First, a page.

Outdoor Children's Camps Shepherdsville KY

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Jefferson Memorial Forest
(502) 368-5404
11311 Mitchell Hill Road
Fairdale, KY
Hours
Welcome Center Mon-Sat 8:30am-4pm; Sun 10am-3pm
Cost
Day visits free; Camping $15
Ages
All Ages
Services Available
Camps, Lodgings, Stores, Tourist Spots

Riverside, the Farnsley-Moremen Landing
(502) 935-6809
7410 Moorman Road
Louisville, KY
Hours
Tue-Sat 10am-4:30pm; Sun 1pm-4:30pm. Tours occur every hour at half past the hour; the final tour each day takes place at 3:30pm
Cost
Adults $6; Youth (6-12) $3; Children (5 and under) Free; Family rate $15 (2 adults with up to 3 children under age 18)
Ages
All Ages
Services Available
Camps, Classes, Entertainment, Tourist Spots

Louisville Zoo
(502) 459-2181
1100 Trevillian Way
Louisville, KY
Hours
See website for daily and special events schedules
Cost
Adults $12.95; Seniors $9.50; Children $9.50, (2 and under free)
Ages
All Ages
Services Available
Camps, Entertainment, Tourist Spots

Kindercare
(502) 456-4660
3804 Klondike Lane
Louisville, KY
Hours
Mon-Fri 6:30am-6:30pm
Cost
Varies by program and age of child
Ages
0-12
Services Available
Camps, Childcare

Louisville School of Rock
(502) 266-5552
2303 Watterson Trail
Louisville, KY
Cost
Moderate.
Ages
17-Sep
Services Available
Camps, Classes

Abrakadoodle
(502) 314-4663
various locations
Louisville, KY
Hours
Check website for schedule.
Cost
Workshops: $16/class; $55/month
Ages
12-Feb
Services Available
Camps, Classes, Kids Resources

Southwest Family Branch YMCA
(502) 933-9622
2800 Fordhaven Road
Louisville, KY
Hours
Mon-Thu 5am-10pm; Fri 5am-8pm; Sat 6am-6pm; Sun 9am-6pm
Cost
Moderate.
Ages
All Ages
Services Available
Camps, Classes, Kids Resources, Leagues & Teams

Louisville Nature Center
(502) 458-1328
3745 Illinois Avenue
Louisville, KY
Hours
Mon-Sat 9am-4pm
Cost
Free; Donations appreciated.
Ages
All Ages
Services Available
Camps

Southeast Family Branch
(502) 491-9622
5930 Six Mile Lane
Louisville, KY
Hours
Mon-Thu 5am-10pm; Fri 5am-8pm; Sat 6am-6pm; Sun 9am-6pm
Cost
Moderate.
Ages
All Ages
Services Available
Camps, Classes, Kids Resources, Leagues & Teams

All-City Karate
(502) 449-4020
2708 Rockford Lane
Louisville, KY
Hours
Check website for schedule.
Cost
Moderate.
Ages
5And Up
Services Available
Camps, Classes

Great Big World

Spending time immersed in nature helps produce happy, well-adjusted kids.

By Violet Snow

April 2010

I like to play indoors better ‘cause that’s where all the electrical outlets are—a fourth-grader in San Diego, quoted in Last Child in the Woods (Workman Publishing Company, 2005), in which journalist Richard Louv introduced the concept of “nature deficit disorder” in children.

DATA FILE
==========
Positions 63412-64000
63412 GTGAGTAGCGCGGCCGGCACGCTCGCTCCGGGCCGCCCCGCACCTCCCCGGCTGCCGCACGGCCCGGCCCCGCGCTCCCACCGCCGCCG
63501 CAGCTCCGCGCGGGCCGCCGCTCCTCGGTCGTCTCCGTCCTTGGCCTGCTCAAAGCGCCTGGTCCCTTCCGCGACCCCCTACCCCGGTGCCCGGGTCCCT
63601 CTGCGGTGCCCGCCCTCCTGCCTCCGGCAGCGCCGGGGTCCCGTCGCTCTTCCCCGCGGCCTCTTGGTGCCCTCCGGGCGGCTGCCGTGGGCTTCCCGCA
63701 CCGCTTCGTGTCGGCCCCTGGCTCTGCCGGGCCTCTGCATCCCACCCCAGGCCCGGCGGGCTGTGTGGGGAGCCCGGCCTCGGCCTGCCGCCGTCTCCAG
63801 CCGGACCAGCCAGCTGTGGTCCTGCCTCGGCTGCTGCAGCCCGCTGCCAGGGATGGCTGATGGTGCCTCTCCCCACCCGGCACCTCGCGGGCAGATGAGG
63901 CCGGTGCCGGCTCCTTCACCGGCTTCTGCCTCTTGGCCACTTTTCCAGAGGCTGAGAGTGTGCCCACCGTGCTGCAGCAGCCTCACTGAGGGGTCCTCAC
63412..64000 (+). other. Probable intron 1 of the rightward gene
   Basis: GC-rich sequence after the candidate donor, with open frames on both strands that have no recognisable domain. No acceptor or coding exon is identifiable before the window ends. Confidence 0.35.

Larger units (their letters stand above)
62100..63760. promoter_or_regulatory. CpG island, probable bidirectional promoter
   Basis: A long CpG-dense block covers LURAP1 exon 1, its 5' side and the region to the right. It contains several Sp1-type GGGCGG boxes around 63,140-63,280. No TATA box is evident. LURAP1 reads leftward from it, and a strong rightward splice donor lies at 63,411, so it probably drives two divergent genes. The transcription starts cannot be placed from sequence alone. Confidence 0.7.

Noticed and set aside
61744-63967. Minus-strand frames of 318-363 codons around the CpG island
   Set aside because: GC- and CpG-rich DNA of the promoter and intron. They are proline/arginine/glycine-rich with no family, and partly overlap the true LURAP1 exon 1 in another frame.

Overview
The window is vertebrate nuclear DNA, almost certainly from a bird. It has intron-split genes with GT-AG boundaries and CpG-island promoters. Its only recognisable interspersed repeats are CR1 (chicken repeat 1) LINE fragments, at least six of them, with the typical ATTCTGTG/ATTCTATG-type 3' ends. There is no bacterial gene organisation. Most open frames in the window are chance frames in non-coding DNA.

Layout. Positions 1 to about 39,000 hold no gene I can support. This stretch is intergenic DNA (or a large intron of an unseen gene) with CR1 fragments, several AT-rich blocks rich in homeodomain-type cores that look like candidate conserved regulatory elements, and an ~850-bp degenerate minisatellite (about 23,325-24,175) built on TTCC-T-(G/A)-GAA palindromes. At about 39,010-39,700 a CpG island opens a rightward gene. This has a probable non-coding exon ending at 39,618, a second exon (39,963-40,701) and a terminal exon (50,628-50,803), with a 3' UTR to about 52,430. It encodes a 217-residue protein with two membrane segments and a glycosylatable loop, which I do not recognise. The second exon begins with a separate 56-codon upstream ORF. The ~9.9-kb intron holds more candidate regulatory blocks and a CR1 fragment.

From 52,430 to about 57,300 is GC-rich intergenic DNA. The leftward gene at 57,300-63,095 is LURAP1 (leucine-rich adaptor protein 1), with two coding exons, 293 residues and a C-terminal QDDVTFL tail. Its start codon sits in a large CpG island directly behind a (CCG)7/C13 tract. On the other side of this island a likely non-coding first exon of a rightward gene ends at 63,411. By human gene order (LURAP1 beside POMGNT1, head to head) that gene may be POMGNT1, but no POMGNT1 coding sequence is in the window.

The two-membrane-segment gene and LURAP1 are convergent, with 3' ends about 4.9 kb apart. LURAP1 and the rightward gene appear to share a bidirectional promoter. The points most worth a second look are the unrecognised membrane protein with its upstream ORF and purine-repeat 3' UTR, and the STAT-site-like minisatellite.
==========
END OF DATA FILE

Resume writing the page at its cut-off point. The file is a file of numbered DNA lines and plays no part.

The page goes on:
Freewheeling outdoor play, from building stick shelters to cloudgazing, that was once common for children is much less available to today’s youth—and Louv says they’re missing something vital. He blames influences such as the loss of green space, an obsession with safety, educational pressures and the fascination of electronic media.

Numerous studies show that problems such as obesity, depression and attention deficit hyperactivity disorder (ADHD) improve when kids are exposed to nature. Cornell University researchers found that children with ready access to nature handled stress more successfully (Environment and Behavior 5/03). Scientists at the University of Southern California found that children who had park space within 500 meters of home tended to be less overweight (Association of Research Libraries conference, 4/09).

One recent University of Illinois study, involving children with ADHD, may help explain why interaction with nature is so important for all youngsters. It is based on attention restoration theory. Most of the time we use directed attention, which lets us focus on tasks but also fatigues with use. Involuntary attention is spontaneous and does not require effort. Natural settings often contain elements that engage involuntary attention, which allows directed attention to rest and recover.

In this study, children with ADHD took guided walks for 20 minutes through three different settings: a park, a quiet downtown area and a residential neighborhood. The youngsters’ capacity for concentration was tested after every walk; they scored higher after walking in the park than after the other outings (Journal of Attention Disorders 8/08).

Nature’s regenerative effects can be observed in all children, but they often need encouragement. The second edition of Last Child in the Woods (2008) lists 100 suggestions for connecting kids and nature, such as buying a truckload of dirt to play in; going for a family walk when the moon is full; buying field guides to birds, trees and flowers; planting a butterfly garden; and studying animal tracking.

Andrea Taylor, PhD, one of the University of Illinois researchers, believes that these study results offer clear implications for public policy. “We have to make nature accessible,” she says. “It’s not enough to have a massive park six blocks away. There should be small pockets of natural area near the home.

Louv’s book sparked the creation of a Children and Nature Network ( www.childrenandnature.org ) to promote awareness and push for legislation. Such calls for action are starting to bear f...

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